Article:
Automatically captured breadcrumbs

By default, Bugsnag captures common events such as:

  • Low memory warnings
  • Device rotation (if applicable)
  • Menu presentation
  • Screenshot capture (not the screenshot itself)
  • Undo and redo
  • Table view selection
  • Window visibility changes
  • Non-fatal errors

Attaching custom breadcrumbs

To attach additional breadcrumbs, use the leaveBreadcrumb function:

#include <BugsnagCocos2dx/Bugsnag.hpp>

// ...

Bugsnag::leaveBreadcrumb("Button clicked", BreadcrumbType.Navigation, 
                         {{"panel", panelName}, {"should restart", "no"});

Identifying users

Bugsnag helps you understand how many of your users are affected by each error. In order to do this, we send along a user ID with every exception. By default we will generate a unique ID and send this ID along with every exception from an individual device.

If you would like to override this identifier or add additional information, use setUser:

#include <BugsnagCocos2dx/Bugsnag.hpp>

// ...

Bugsnag::setUser("id123", "user@example.com", "User Name");

Session tracking

Bugsnag tracks the number of “sessions” that happen within your application. This allows you to compare stability scores between releases and helps you to understand the quality of your releases.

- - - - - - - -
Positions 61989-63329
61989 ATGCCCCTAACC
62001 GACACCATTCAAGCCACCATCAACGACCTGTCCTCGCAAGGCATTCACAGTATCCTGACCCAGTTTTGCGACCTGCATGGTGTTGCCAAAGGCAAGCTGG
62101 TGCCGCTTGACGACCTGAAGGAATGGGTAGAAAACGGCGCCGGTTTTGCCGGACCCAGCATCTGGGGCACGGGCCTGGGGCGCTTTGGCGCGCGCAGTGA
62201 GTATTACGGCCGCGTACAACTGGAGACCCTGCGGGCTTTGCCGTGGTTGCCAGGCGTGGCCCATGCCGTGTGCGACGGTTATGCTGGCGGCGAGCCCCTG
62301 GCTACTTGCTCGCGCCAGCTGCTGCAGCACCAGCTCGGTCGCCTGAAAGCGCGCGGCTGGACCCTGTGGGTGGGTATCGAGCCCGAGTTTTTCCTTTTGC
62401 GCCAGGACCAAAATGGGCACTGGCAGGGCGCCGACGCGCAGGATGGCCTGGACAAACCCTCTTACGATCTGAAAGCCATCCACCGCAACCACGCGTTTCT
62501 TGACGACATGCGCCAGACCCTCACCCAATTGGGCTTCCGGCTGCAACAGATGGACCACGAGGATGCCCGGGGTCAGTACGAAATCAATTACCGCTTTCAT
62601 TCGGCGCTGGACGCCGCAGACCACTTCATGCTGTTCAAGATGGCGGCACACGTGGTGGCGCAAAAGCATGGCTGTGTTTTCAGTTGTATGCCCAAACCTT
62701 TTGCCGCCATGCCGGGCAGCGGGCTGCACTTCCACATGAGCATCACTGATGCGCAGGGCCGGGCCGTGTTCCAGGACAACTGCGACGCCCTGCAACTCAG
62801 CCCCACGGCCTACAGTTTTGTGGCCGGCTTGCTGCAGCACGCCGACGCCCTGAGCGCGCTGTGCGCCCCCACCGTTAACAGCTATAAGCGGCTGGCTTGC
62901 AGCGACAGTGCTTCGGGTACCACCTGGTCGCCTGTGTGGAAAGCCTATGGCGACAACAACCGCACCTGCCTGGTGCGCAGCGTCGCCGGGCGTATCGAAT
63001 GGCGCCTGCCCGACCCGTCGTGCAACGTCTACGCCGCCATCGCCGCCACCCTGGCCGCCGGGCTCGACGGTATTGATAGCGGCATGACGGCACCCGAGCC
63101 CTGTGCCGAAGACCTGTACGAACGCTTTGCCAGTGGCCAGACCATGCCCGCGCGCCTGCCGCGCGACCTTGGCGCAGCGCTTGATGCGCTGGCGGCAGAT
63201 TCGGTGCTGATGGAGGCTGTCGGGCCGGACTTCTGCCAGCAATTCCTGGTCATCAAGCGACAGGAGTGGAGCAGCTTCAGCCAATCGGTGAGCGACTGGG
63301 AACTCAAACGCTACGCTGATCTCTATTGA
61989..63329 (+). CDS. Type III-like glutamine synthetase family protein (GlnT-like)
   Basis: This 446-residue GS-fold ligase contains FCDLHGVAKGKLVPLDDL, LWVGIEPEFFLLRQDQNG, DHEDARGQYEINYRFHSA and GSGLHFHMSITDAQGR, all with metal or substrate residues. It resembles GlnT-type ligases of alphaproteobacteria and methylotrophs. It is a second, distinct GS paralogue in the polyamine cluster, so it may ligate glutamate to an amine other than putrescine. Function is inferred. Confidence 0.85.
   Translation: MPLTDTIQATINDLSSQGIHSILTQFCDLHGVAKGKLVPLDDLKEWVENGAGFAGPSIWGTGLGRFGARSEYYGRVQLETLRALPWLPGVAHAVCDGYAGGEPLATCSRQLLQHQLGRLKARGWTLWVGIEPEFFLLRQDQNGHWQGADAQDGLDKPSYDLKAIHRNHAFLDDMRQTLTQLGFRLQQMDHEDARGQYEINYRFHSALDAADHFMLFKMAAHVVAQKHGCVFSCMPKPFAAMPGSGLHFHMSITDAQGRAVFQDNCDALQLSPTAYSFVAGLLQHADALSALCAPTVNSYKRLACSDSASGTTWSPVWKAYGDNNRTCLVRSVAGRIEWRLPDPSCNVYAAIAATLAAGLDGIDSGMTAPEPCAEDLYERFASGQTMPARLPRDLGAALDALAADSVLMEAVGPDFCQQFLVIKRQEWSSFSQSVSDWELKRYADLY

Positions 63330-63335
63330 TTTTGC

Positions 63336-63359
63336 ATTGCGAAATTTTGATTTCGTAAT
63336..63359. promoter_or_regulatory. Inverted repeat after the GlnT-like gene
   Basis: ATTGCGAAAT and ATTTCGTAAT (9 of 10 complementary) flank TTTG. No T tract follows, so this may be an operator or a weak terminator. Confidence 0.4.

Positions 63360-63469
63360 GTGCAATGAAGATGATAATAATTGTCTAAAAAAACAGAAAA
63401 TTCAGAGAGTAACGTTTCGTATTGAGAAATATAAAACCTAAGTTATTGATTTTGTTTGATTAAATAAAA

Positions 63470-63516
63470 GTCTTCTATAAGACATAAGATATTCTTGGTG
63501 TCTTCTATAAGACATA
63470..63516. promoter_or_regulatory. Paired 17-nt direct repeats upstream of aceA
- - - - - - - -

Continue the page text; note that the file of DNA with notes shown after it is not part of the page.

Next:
Sessions are captured and reported by default. This behaviour can be disabled using a configuration option on Android and iOS/macOS.

Using this option, Bugsnag will report a session each time:

  • The app is launched
  • The app enters the foreground for the first time in 60 seconds

If you want control over what is deemed a session, you can switch off automatic session tracking and manage the session lifecycle using startSession, pauseSession, and resumeSession:

#include <BugsnagCocos2dx/Bugsnag.hpp>

// ...

Bugsnag::startSession(); // Start a new session

Bugsnag::pauseSession(); // Pause the current session

Bugsnag::resumeSession(); // Resume a paused session

Next steps